Dermatologic Microsutures Using Human Hair

A Useful Technique in Cutaneous Stitching

Mohammed Al azrak, MBBCh, MSc, FEBOPRAS, FACS; Rei Ogawa, MD, PhD, FACS


ePlasty. 2017;17(e24) 

In This Article

Abstract and Introduction


Background: Facial wounds are challenging for dermatologic surgeons, particularly traumatic facial wounds, because they can yield disfiguring scars. To obtain good results, narrow needles and sutures are needed. Hair filaments have a very small diameter (0.06–0.1 mm) and could serve as suture threads for facial wounds.

Objective: To determine the aesthetic outcomes by using autologous hair to suture facial wounds.

Patients and Methods: This case series study examined the aesthetic outcomes of all consecutive female patients with traumatic facial wounds who underwent autologous hair-based stitching in 2009–2016. Autologous hair ampoules were generated from an insulin needle. Micro instruments were used for wound stitching.

Results: In total, 54 females (mean age, 10.8; range, 3–45) years had 56 traumatic wounds. Mean wound length was 3.6 (range, 1–12) cm. Injury depth varied from cutaneous-only to muscle involvement. Suturing yielded good edge coaptation, nice healing, and excellent aesthetic outcomes; the scars were often scarcely visible. Suture marks were not detected. Cutaneous reactions did not occur.

Conclusion: Autologous hair can serve as a thread for closing facial wounds. It is low cost and thus suitable in settings characterized by facility and equipment limitations. It is also suitable for the battlefield.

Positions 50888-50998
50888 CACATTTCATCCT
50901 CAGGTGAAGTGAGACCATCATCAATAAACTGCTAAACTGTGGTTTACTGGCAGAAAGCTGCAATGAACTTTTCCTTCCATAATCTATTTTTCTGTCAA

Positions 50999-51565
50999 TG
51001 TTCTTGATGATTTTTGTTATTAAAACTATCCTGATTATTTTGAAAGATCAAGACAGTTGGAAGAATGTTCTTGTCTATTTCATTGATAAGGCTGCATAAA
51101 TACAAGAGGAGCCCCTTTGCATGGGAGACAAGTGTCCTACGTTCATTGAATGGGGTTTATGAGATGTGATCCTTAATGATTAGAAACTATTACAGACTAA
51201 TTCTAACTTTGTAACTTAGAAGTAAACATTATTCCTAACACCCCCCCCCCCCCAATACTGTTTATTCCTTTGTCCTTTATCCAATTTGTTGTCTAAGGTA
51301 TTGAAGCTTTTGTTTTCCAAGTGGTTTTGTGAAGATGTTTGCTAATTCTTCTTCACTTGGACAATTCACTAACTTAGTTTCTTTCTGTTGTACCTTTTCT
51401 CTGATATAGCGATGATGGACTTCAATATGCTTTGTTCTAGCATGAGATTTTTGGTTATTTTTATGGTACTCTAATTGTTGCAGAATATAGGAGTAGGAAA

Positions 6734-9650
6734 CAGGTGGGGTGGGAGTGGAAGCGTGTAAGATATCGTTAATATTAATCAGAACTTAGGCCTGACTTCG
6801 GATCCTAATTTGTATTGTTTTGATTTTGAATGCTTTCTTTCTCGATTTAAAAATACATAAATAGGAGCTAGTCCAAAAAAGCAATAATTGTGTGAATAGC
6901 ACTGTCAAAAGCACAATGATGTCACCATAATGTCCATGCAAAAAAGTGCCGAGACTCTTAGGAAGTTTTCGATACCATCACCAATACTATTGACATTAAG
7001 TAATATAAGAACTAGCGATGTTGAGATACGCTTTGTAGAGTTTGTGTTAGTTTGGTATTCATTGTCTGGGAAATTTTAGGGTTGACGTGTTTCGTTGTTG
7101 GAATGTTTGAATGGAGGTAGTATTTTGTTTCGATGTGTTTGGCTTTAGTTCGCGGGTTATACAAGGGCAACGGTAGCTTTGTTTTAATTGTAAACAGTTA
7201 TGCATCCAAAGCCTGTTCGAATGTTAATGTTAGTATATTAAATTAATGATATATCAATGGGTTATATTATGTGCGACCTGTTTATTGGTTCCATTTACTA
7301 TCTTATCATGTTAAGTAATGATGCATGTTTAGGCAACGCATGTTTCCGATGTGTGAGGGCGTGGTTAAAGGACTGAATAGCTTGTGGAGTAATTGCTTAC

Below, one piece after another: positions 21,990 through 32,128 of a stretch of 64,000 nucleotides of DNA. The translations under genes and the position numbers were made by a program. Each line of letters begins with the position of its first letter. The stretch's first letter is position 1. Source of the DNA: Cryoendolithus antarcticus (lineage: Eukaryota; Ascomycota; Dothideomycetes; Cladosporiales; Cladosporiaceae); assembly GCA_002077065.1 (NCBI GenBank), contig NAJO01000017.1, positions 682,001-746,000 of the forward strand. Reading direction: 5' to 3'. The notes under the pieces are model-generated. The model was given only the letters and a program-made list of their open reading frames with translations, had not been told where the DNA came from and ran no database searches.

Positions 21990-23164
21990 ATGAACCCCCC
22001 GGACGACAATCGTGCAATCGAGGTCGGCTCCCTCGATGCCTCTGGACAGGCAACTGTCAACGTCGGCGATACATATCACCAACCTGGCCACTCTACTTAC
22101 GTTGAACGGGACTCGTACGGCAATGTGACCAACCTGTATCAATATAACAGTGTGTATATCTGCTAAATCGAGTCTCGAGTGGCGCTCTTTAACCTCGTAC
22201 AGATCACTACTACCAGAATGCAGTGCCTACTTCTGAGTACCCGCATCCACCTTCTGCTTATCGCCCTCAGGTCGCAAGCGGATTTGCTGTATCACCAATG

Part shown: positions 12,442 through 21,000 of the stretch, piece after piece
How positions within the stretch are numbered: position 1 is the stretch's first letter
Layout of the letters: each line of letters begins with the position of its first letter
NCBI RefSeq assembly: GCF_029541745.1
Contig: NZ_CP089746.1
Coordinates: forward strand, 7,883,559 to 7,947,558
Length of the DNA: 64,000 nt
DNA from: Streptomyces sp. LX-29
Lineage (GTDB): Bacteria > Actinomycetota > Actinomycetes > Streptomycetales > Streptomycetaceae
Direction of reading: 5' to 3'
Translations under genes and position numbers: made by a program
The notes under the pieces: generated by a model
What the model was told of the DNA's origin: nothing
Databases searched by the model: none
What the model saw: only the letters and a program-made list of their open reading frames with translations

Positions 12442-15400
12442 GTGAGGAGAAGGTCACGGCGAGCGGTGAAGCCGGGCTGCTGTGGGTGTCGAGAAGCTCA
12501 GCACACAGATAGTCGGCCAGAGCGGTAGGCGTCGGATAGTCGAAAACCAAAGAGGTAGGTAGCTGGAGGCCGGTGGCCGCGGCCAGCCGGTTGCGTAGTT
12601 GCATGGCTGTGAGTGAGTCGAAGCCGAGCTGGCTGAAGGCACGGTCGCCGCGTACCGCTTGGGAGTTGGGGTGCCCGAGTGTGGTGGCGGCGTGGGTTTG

The repair of traumatic facial cutaneous wounds carries a considerable risk of disfiguring scarring. Regardless of their age, females are significantly more affected by facial scarring than males because of social norms that value female attractiveness.[1] Thus, when repairing traumatic facial wounds in females, it is necessary to make an effort to conserve their aesthetic appearance.

To obtain good aesthetic outcomes after wound repair, it is necessary to employ a variety of surgical techniques.[2] Several local and technical factors have a considerable impact on the aesthetic outcome after repair of traumatic cutaneous wounds. One of the most important factors is the nature of the thread used for stitching, particularly its inability to provoke unwanted immune reactions by the body.[3,4] In this case series, we used the scalp hair of the patients as a thread for stitching their traumatic facial wounds. In our experience, autologous hair did not elicit noticeable cutaneous reactions and yielded acceptable scars.